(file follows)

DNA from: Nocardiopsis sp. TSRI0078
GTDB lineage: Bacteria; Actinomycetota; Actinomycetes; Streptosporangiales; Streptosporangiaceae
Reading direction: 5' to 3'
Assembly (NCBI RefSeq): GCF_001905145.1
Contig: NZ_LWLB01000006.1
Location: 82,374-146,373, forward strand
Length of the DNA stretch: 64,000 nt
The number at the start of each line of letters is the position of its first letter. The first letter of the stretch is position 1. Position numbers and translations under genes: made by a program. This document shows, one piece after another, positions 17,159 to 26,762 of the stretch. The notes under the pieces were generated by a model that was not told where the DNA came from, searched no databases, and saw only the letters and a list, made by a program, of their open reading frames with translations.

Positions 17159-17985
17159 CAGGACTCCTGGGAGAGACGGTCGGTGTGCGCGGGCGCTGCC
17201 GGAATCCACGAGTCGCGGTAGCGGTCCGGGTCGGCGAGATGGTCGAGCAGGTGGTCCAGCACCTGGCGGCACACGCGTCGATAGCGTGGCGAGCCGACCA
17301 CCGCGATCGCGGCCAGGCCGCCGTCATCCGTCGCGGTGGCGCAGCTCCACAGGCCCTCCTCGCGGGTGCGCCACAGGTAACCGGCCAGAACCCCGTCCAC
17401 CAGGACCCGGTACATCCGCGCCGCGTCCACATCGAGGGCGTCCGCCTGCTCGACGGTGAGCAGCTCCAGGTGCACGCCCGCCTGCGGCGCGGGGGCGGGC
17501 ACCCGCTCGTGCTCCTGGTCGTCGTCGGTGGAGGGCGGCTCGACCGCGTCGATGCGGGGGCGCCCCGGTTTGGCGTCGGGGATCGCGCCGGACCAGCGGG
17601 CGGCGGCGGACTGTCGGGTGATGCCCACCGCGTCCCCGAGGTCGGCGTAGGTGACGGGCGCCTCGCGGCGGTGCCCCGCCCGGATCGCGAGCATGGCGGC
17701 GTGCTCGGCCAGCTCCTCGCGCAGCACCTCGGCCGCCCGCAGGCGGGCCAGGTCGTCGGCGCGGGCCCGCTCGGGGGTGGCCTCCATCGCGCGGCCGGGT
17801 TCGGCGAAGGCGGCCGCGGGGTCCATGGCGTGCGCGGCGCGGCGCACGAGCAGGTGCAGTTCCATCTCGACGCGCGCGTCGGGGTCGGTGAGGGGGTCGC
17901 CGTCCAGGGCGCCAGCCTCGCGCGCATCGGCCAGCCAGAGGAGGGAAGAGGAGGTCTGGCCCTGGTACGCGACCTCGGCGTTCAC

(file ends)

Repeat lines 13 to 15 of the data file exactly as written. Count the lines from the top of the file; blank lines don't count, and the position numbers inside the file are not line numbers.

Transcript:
17401 CAGGACCCGGTACATCCGCGCCGCGTCCACATCGAGGGCGTCCGCCTGCTCGACGGTGAGCAGCTCCAGGTGCACGCCCGCCTGCGGCGCGGGGGCGGGC
17501 ACCCGCTCGTGCTCCTGGTCGTCGTCGGTGGAGGGCGGCTCGACCGCGTCGATGCGGGGGCGCCCCGGTTTGGCGTCGGGGATCGCGCCGGACCAGCGGG
17601 CGGCGGCGGACTGTCGGGTGATGCCCACCGCGTCCCCGAGGTCGGCGTAGGTGACGGGCGCCTCGCGGCGGTGCCCCGCCCGGATCGCGAGCATGGCGGC